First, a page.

We drove through a storm that was like a precursor of our future under climate change on our way to deliver our older daughter to her new apartment in Boston.
Somewhere on a highway in Connecticut, the skies opened up and lightning split the clouds. Torrents of rain followed us into Massachusetts.
The next morning we discovered that a tornado had touched down a few miles from where we had spent the night. Strange weather, but we can expect more of it in years to come, the climate experts tell us.
The weathercaster called for intermittent showers and temperatures in the high 80s on Labor Day, when we, along with a hundred thousand students and their parents, would converge on Boston for the citywide move-in day.
The streets of the city were clogged with double-parked moving vans as we circled the neighborhood near Boston College looking for a place to park our overloaded rental pickup truck.
Lucking into a spot less than a block from the apartment building on busy Commonwealth Avenue, we waited while the real estate agent showed up with the keys to the apartment, which our daughter would be sharing with two other Simmons College graduate students on the second floor of an attractive prewar brownstone.
We unloaded the truck for the next ninety minutes, making a few dozen trips down the street and up the stairs, jostled by movers and joggers, past Boston cops standing around welcoming new students and warning them about the perils of underage drinking while generally standing in everyone’s way.
I was on the verge of heatstroke, my T-shirt as soaked as if it had been pouring rain, when the second roommate arrived with her mother, and we did it again.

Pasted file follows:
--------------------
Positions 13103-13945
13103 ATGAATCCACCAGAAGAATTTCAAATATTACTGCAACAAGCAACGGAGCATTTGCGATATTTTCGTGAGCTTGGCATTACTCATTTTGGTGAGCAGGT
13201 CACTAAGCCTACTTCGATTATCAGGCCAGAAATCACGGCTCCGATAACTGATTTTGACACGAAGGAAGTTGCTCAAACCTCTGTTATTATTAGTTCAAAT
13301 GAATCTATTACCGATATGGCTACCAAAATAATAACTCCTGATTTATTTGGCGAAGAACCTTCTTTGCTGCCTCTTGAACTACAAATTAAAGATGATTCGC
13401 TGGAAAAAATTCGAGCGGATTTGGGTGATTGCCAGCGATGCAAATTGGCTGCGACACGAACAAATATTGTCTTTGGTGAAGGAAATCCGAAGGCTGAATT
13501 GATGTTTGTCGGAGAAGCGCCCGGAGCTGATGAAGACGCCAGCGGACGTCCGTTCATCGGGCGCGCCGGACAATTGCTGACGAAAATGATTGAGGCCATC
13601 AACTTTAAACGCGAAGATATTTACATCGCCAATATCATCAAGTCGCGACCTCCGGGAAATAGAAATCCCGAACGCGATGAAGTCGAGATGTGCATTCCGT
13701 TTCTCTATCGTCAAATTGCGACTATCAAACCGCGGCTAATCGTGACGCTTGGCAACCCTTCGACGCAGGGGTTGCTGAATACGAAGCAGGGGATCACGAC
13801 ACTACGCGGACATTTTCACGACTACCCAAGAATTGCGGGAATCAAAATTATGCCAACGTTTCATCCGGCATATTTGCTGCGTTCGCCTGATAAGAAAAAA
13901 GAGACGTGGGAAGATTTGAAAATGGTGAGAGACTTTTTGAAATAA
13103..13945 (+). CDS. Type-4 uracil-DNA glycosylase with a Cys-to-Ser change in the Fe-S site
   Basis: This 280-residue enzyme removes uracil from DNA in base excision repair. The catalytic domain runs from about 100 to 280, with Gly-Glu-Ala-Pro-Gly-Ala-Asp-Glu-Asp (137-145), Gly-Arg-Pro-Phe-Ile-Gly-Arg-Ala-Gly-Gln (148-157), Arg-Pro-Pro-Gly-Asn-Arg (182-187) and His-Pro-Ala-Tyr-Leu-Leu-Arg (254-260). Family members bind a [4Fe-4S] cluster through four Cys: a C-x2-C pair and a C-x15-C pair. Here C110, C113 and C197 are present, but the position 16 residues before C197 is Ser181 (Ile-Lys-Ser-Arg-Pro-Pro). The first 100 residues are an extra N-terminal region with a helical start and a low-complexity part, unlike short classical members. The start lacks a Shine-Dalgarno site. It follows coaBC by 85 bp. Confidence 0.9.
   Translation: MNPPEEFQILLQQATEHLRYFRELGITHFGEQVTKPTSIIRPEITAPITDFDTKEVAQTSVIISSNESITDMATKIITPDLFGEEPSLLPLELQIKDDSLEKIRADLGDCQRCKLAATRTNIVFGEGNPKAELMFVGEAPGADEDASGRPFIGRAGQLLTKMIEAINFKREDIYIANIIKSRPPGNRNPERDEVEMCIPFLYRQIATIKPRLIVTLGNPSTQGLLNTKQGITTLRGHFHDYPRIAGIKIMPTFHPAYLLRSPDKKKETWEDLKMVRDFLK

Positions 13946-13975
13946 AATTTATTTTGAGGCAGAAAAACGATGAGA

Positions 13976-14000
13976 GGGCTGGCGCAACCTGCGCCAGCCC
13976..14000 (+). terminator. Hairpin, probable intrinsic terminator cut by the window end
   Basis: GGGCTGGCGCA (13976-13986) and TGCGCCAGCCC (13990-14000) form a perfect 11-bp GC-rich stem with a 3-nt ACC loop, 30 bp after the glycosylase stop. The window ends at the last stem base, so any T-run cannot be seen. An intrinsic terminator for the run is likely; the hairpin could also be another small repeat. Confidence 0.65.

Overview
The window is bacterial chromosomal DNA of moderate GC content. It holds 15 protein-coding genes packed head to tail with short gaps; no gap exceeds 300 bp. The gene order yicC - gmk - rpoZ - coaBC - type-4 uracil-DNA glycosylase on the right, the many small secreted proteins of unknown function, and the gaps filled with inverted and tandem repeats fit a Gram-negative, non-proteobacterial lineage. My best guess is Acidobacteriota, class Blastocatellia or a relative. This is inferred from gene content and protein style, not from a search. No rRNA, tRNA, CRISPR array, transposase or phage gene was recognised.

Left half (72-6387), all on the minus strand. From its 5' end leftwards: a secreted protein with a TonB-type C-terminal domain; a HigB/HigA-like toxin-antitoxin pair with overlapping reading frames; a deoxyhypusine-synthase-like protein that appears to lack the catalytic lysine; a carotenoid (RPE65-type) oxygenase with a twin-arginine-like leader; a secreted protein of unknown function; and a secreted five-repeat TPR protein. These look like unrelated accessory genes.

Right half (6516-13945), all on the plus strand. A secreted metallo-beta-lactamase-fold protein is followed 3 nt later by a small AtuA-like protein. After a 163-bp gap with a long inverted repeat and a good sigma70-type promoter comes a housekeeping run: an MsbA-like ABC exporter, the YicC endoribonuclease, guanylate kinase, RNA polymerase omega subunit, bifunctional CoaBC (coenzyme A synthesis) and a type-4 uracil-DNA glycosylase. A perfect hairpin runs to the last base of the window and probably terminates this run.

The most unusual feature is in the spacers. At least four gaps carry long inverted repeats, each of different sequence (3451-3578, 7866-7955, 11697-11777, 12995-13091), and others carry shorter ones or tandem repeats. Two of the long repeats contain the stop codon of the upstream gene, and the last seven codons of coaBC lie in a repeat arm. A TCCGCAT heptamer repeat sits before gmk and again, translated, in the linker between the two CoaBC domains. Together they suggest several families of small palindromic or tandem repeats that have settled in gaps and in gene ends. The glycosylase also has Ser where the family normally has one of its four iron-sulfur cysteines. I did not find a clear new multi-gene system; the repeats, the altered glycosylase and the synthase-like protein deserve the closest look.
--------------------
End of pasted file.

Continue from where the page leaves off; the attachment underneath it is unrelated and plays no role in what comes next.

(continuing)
When it was finished, I lay on the floor of my daughter’s large, high-ceilinged bedroom with a fan blowing across my limp body while the women unpacked and chatted in the other rooms.
I thought about college and what it was like to be young and doing everything for the first time, the excitement of it and the anxiety.
I remembered how it felt in the long ago days when I was I was a young student in Norfolk, Va., going to classes and hanging out at Ward’s coffee shop across the street from Old Dominion University with my friend Tim or drinking the thin brew you could legally drink if you were 18 in Virginia in the dark era of the Vietnam War.
Those days I heard from my parents in Florida once a month or so in a letter or an expensive long distance call. The technology boom that would put computers and instant messages in everyone’s pocket was still decades away.
But I heard its first ticking on a new machine perched on the counter in Ward’s coffee shop in the form of a video game called Pong — a black screen, a white ball bouncing between two thin white lines that moved with a knob on each side of the machine. Students, like Tim, lined up to play it. I scoffed and read the English poets.
And then the war was always with us, a storm on the far side of the world that pulled us toward it while we held on by our fingertips and a thin piece of cardboard in our wallet called the 2-S student deferment.
The excitement and the anxiety of it is read on my daughters’ faces and in their texts, heard in their phone calls, and in the other rooms, where the women come and go. I lie among unpacked boxes while the fan blows me away.